independent

Thursday 17 April 2014

Simple steps for your sprayer to beat the freeze

With basic repairs, cleaning and storage you can prevent the bite of winter taking its toll on machines – and your pocket

Have you got your sprayer ready for what could be another cold winter? If you do, fair play, but if you don't it's certainly not too late.

This time of year really takes its toll on sprayers by causing hoses and valves to crack, so proper maintenance and winter storage for your sprayer provides a number of benefits.

As well as adding years to the sprayer's life, you also give yourself a head start for next season's spraying preparations. Sprayers are susceptible to frost damage and antifreeze should be used to protect the pump and lines.

Long-term exposure to the many pesticides that pass through a sprayer can corrode the sprayer components. In addition, trace amounts of pesticides lodged in the sprayer parts can damage crops if carried over to next spring.

For these reasons, it is essential that you thoroughly clean and decontaminate your sprayer before storing it away for the winter.

Safety first

Before you start, make sure you are wearing the proper personal protective equipment (PPE). After that, the first step is to fully rinse and clean the components. Start by removing the strainers and washing them by hand with soapy water. Rinse them and either store them somewhere safe or place them back in the sprayer where you can easily find them next season.

Cleaning the sprayer involves circulating water through the whole system and then applying it to a suitable site (somewhere where the rinse will not contaminate water supplies).

Remember, several rinses using a small volume (say around 10pc of the spray tank capacity) are more effective than just filling the spray tank once.

Make sure that you drain the spray tank properly; don't just open the valves and let it pour on the ground.

The outside of the sprayer should also be washed prior to winter storage. Repeat the draining process after re-rinsing the sprayer.

Make sure that you also drain any clean water rinse tanks prior to storage to avoid damage caused by water freezing inside.

After your sprayer has been rinsed and drained I know some farmers who take the opportunity to decontaminate it with a detergent.

A good idea in principle, but if you are doing this be sure to decontaminate both the inside and outside of the machine, running liquid through the boom structure and right out of the nozzles.

Again, you don't need to fill the sprayer – use only enough cleaning solution to completely fill the lines and provide enough agitation.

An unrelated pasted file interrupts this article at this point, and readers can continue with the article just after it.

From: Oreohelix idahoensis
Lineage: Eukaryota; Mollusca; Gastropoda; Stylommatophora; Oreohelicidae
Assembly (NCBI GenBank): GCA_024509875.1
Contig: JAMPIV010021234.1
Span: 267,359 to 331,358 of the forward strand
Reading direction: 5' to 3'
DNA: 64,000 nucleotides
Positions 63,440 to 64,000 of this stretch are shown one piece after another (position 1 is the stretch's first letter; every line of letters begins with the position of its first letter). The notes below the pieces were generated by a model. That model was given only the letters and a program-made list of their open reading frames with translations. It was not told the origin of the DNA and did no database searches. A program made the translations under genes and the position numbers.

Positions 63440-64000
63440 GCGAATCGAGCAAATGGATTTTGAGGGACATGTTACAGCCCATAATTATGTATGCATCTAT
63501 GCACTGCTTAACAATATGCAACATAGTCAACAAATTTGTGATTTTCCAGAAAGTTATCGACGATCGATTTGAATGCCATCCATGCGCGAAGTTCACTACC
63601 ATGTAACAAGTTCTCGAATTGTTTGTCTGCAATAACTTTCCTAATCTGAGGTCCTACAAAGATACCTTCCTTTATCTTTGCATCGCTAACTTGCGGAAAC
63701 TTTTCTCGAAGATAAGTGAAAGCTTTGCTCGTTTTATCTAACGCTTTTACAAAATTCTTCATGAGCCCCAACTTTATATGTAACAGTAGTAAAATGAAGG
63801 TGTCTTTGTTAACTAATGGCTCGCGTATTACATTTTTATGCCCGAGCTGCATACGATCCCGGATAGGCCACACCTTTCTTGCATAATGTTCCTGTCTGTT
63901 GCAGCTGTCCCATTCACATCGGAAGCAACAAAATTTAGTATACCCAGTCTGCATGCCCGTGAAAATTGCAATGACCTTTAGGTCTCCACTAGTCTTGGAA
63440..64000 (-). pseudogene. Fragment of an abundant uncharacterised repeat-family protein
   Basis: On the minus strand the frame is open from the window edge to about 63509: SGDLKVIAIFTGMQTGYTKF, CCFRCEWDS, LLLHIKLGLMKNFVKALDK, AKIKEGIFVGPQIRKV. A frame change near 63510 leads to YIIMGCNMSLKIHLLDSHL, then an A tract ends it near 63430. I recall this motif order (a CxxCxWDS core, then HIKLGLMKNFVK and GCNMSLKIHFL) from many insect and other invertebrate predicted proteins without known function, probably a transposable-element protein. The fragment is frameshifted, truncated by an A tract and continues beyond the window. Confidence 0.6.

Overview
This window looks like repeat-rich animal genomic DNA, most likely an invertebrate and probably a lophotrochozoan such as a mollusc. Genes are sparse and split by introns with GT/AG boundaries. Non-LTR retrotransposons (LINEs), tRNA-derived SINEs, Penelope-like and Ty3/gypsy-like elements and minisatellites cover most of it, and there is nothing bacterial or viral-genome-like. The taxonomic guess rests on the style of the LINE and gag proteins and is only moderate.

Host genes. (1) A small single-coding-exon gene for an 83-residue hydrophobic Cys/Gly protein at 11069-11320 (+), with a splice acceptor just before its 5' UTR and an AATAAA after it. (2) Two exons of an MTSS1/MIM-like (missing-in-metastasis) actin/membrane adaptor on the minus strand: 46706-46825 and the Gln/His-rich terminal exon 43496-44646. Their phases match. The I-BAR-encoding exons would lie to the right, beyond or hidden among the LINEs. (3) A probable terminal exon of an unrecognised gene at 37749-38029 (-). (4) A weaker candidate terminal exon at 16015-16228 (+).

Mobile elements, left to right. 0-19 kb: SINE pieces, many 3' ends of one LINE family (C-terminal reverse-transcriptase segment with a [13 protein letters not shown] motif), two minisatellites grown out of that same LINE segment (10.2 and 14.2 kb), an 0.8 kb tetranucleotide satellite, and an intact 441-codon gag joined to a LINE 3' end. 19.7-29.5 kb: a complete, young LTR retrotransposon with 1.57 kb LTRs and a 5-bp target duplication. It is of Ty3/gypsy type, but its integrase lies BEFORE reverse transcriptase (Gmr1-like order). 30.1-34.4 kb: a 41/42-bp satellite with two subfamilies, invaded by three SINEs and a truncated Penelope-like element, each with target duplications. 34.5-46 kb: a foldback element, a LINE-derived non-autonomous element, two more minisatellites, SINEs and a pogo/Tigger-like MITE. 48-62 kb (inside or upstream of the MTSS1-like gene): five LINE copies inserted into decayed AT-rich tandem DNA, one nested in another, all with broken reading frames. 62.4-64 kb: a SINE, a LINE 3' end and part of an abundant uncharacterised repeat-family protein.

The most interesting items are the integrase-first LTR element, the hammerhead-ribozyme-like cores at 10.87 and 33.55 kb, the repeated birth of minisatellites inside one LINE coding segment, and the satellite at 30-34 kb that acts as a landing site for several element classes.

It can help to power wash the inside of the tank, but again, be sure to wear the proper PPE. If you do use a detergent, be sure to rinse the system with clean water again, opening all nozzles until they are spraying out pure water.

Carry out repairs

Before you take the final step of circulating antifreeze in the sprayer for cold weather protection, take the time to inspect the overall sprayer body for any defects.33.

In particular, check the tank for cracks, the nozzles for wear, the pump and hoses for cracks or leaks, and the boom structure for cracks that might need to be repaired.

The filter screen should be checked for damage and replaced if necessary. Winter is the best time to carry out repairs and service machinery because the farm is quieter.

The other benefit that is often overlooked is that the local machinery dealer will be quieter as well and you can negotiate better deals on replacement parts.

Now is the time to act. Why wait until spring when things are hectic again?

Finally – and most importantly given how cold the last few winters have turned out – circulate antifreeze through the sprayer and all plumbing, including booms, valves, manifolds, flow meters and return lines.

Make sure you allow the antifreeze to circulate through the boom's hoses (this will coat the hose linings to prevent them drying out and cracking).

Capping all boom nozzles will help keep the antifreeze in the system, but remember you will first have to open one or two nozzles to allow air out and the antifreeze to get right through the boom.

Cap the nozzles again when antifreeze has completely filled the system. You will know this when you see the coloured antifreeze mixture coming from the nozzles.

The goal for the storage phase is for the anti-freeze to push out residual water that may be in the system and to coat all of the sprayer's components.

Allow the antifreeze to sit in the pump and valves to avoid rusting and damage that can be caused by moist air being trapped in the system.

To keep costs down, it is perfectly alright to use the same antifreeze mixture again next year by simply storing it in a barrel over the working season.

I know some farmers who have been using the same stuff for a few years and it works perfectly. Just be careful to store it away from animal and human contact when not being used.

Finally, take the pressure gauge off the sprayer and store in it a warm, dry place to prevent damage from the cold weather. Remember to cap the pressure gauge opening.

The sprayer is now ready to be stored indoors and will be safe against temperatures as low as minus 15C.

More importantly, your pocket will be protected from the effects of frost damage come next spring.

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